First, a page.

Another Fading Point of Bipartisanship

In a touching ceremony at the White House today, President Obama invited President George H.W. Bush to attend the awarding of the 5,000th daily “Point of Light,” an commemoration of voluntarism named after 41’s famous “thousand points of light” term for the value of community service. An Iowa couple received the honor for their efforts to fight hunger here and abroad.

Aside from Poppy’s presence, the event carried an air of nostalgia because it reflected one point of bipartisanship that has largely faded. As a long-time advocate for national service dating back to the 1980s, I acutely recall that Bush 41’s “points of light” approach to the subject reflected a sort of bloodless approach to voluntarism, rejecting as he did any role for compensated service or post-service “G.I. Bill” benefits. Now it feels like the Age of Pericles when it comes to Republican interest in government-assisted community service. True, Poppy’s son was intermittently committed to the AmericCorps program that most conservatives hated for Bill Clinton’s signature role in creaating it, and there was a brief moment of satori in 2008 when both presidential candidates were fairly robust national service supporters. But about all you’ve heard since then from the Right are conspiracy theories about AmericCorps “indoctrinating” young people in Obamaism. House Republicans have regularly targeted AmericCorps for extinction, just as they did in the latter stages of the Clinton Administration.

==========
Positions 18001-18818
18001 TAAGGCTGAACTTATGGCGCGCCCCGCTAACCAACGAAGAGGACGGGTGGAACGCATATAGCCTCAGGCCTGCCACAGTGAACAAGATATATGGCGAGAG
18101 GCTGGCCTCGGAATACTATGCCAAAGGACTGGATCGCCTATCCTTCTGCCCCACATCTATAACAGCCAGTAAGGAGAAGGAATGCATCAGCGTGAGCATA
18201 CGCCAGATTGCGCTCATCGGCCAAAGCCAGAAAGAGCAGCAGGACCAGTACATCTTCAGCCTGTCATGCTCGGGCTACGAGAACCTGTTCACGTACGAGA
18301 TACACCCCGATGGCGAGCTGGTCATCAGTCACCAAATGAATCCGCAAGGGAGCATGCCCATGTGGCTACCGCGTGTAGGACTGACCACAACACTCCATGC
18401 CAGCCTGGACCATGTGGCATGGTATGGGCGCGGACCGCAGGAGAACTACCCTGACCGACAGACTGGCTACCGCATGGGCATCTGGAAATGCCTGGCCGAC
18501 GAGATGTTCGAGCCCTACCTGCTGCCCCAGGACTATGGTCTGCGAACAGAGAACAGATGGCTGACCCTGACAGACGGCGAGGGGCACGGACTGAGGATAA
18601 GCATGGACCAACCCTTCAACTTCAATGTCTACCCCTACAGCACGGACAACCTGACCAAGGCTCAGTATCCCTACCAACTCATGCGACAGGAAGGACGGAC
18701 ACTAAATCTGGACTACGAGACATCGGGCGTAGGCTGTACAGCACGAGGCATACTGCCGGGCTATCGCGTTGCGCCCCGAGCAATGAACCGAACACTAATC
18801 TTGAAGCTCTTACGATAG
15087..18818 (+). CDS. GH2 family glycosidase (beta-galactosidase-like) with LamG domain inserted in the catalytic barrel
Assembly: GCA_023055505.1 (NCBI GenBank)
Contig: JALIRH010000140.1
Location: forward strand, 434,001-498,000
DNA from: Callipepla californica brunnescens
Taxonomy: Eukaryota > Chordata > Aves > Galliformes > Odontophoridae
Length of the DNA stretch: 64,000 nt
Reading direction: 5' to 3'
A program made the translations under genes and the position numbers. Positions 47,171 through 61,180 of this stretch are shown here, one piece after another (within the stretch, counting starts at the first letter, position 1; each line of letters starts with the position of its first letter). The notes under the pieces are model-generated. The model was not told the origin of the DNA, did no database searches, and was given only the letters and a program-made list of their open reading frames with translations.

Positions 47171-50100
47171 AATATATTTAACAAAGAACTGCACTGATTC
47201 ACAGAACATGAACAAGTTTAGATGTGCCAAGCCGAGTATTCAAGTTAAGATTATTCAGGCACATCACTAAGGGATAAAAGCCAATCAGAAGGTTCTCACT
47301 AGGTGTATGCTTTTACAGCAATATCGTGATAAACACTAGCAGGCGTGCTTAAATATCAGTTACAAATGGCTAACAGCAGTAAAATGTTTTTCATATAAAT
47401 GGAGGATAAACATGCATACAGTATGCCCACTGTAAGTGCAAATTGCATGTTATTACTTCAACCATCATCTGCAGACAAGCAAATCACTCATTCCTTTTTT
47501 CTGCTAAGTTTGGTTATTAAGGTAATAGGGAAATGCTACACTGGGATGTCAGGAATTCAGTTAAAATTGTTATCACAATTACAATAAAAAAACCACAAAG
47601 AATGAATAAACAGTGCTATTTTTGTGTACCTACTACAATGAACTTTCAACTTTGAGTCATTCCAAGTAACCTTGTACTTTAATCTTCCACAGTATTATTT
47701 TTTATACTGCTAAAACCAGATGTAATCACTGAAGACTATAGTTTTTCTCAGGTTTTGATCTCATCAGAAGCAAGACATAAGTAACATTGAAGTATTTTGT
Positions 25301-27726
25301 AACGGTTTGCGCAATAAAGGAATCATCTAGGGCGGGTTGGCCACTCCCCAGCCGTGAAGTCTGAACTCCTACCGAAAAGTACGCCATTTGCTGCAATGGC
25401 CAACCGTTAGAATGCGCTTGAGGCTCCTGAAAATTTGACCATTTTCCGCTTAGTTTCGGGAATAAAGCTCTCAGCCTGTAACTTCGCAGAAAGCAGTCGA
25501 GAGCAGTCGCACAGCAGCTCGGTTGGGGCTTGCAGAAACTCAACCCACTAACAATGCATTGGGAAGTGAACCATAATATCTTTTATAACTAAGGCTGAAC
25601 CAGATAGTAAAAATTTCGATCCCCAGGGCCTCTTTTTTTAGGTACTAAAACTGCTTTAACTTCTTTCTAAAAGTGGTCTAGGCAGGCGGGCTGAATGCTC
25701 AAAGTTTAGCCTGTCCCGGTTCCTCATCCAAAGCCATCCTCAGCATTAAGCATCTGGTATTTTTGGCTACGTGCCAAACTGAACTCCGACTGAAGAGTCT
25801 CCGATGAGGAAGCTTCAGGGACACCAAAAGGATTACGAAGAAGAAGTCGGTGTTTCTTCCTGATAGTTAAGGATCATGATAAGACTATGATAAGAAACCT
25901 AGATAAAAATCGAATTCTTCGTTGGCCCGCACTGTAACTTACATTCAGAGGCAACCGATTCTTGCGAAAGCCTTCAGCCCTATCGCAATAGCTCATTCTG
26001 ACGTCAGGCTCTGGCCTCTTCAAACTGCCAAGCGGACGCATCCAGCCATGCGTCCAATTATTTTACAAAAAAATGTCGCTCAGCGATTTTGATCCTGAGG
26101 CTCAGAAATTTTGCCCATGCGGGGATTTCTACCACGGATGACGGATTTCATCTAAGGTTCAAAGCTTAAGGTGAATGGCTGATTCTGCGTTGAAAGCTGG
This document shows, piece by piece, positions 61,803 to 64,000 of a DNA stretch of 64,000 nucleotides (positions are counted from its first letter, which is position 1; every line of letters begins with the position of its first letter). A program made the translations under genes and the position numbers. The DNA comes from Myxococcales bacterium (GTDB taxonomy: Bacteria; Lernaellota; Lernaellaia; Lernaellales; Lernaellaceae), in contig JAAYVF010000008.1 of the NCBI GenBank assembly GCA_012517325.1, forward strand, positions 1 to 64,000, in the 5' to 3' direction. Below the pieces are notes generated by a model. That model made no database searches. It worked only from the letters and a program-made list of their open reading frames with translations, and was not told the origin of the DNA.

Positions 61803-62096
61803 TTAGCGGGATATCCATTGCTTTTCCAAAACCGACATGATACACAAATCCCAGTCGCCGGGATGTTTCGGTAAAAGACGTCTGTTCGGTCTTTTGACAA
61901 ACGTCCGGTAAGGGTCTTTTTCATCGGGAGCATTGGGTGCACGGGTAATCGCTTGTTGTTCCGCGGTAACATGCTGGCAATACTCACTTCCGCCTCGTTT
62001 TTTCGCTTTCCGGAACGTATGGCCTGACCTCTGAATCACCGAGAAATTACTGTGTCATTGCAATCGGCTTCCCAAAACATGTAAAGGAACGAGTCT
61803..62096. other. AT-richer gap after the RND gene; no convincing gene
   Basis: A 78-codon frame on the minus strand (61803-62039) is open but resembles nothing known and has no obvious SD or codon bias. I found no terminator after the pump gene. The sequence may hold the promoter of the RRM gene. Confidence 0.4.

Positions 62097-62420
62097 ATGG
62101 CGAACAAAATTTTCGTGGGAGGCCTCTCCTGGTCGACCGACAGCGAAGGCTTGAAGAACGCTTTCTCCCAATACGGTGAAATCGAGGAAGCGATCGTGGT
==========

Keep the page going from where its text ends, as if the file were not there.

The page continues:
This is a real shame. Anyone who genuinely dislikes “big government” and hails the civic sector, as so many conservatives like to do, should be highly supportive of national and community service efforts, or at least give them an occasional break. Maybe next decade.

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Ed Kilgore

Ed Kilgore, a Monthly contributing editor, is a columnist for the Daily Intelligencer, New York magazine’s politics blog, and the managing editor for the Democratic Strategist.